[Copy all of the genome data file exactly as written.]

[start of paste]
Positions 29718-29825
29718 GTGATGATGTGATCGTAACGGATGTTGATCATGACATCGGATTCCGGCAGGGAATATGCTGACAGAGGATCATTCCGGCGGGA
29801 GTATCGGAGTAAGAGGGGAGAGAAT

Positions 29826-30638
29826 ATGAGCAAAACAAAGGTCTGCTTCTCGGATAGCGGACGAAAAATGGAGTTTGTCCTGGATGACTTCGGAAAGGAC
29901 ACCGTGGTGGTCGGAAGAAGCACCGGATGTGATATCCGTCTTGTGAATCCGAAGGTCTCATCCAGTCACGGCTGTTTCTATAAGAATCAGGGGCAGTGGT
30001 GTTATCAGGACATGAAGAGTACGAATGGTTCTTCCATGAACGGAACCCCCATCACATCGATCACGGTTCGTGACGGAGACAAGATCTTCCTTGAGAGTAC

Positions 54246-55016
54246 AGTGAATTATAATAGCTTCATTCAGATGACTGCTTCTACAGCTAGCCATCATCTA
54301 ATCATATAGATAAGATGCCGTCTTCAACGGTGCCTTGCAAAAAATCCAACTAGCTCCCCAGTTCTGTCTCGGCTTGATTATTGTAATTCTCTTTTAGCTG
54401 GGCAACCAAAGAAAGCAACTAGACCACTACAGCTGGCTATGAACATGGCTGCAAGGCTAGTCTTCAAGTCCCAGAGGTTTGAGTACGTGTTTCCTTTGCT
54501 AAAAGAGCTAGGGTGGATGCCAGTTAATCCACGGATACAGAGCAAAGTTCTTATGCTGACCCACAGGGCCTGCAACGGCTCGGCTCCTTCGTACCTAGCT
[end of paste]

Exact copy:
Positions 29718-29825
29718 GTGATGATGTGATCGTAACGGATGTTGATCATGACATCGGATTCCGGCAGGGAATATGCTGACAGAGGATCATTCCGGCGGGA
29801 GTATCGGAGTAAGAGGGGAGAGAAT

Positions 29826-30638
29826 ATGAGCAAAACAAAGGTCTGCTTCTCGGATAGCGGACGAAAAATGGAGTTTGTCCTGGATGACTTCGGAAAGGAC
29901 ACCGTGGTGGTCGGAAGAAGCACCGGATGTGATATCCGTCTTGTGAATCCGAAGGTCTCATCCAGTCACGGCTGTTTCTATAAGAATCAGGGGCAGTGGT
30001 GTTATCAGGACATGAAGAGTACGAATGGTTCTTCCATGAACGGAACCCCCATCACATCGATCACGGTTCGTGACGGAGACAAGATCTTCCTTGAGAGTAC

Positions 54246-55016
54246 AGTGAATTATAATAGCTTCATTCAGATGACTGCTTCTACAGCTAGCCATCATCTA
54301 ATCATATAGATAAGATGCCGTCTTCAACGGTGCCTTGCAAAAAATCCAACTAGCTCCCCAGTTCTGTCTCGGCTTGATTATTGTAATTCTCTTTTAGCTG
54401 GGCAACCAAAGAAAGCAACTAGACCACTACAGCTGGCTATGAACATGGCTGCAAGGCTAGTCTTCAAGTCCCAGAGGTTTGAGTACGTGTTTCCTTTGCT
54501 AAAAGAGCTAGGGTGGATGCCAGTTAATCCACGGATACAGAGCAAAGTTCTTATGCTGACCCACAGGGCCTGCAACGGCTCGGCTCCTTCGTACCTAGCT